The Mid-Atlantic’s most common termite species, the Eastern Subterranean Termite, lives in dark, damp areas like dead trees and soil. These insects need a source of moisture to survive as well as plenty of wood cellulose to eat. In proper conditions, colonies can grow to hundreds of thousands of members.
Where Do Termites Live in Yards?
Where termites live on a property depends on their species. The subterranean variety mostly forages and have their nests underground. On occasion, moist wood can provide a suitable termite habitat for a surface colony.
Nests in soil sit about 4 to 18 inches below the ground and feature many chambers connected by tunnels. Unlike an ant colony, no visible mound marks the entrance to this type of termite nest.
While termite queens and soldiers rarely leave the nest, workers and alates expand the colony’s reach. Workers may move out in all directions for over 300 feet, creating mud tubes to connect the nest to food sources. Alates mate and begin new colonies elsewhere on the property.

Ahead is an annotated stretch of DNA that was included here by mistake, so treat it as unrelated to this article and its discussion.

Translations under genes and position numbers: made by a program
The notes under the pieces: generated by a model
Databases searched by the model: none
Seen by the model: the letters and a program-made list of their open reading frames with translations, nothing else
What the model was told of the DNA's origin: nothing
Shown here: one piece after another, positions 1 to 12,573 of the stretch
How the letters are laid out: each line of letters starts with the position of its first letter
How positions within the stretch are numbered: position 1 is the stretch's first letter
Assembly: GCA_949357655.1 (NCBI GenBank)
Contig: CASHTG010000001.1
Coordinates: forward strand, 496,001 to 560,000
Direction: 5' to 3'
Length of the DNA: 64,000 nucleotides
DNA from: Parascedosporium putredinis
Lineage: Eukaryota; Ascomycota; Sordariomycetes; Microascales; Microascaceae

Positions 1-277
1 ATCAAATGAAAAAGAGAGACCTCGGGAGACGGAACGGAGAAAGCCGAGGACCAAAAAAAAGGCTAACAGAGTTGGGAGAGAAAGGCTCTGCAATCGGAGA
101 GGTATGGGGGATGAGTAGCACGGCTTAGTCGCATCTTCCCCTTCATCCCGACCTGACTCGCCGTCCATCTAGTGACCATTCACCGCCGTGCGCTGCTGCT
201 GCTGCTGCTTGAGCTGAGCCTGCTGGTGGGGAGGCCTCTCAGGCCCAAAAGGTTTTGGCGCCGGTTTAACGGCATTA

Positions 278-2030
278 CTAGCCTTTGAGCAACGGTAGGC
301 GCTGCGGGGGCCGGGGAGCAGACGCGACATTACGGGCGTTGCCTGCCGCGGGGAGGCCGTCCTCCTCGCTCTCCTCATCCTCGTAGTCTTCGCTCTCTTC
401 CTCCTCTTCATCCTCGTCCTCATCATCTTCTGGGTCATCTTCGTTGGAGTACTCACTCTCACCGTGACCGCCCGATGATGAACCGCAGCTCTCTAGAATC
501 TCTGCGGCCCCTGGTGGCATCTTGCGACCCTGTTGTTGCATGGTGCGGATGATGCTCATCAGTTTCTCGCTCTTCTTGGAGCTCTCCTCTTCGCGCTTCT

Do Termites Live Indoors?
When termite workers locate a home, they feed on wood inside beams and boards. Warm, humid areas near hot water pipes or condensation attracts them, though the insects may target any timber in the house from floor joists to window frames.
While they spend a great deal of time in homes, generally, subterranean termites do not live in structural wood. Instead, they gather food and bring it back to their outdoor colonies.
Problems and Control
Because the termites that infest homes don’t actually live there, control can be a challenge. Getting rid of pests inside the house does not target the nest or stop termites from coming back. As a result, spot treating infested lumber is not enough.
Addressing these insects requires a pest professional to locate termite habitats and treat the true source of the problem. The specialists at Western Pest Services have the training to deal with termites where they live.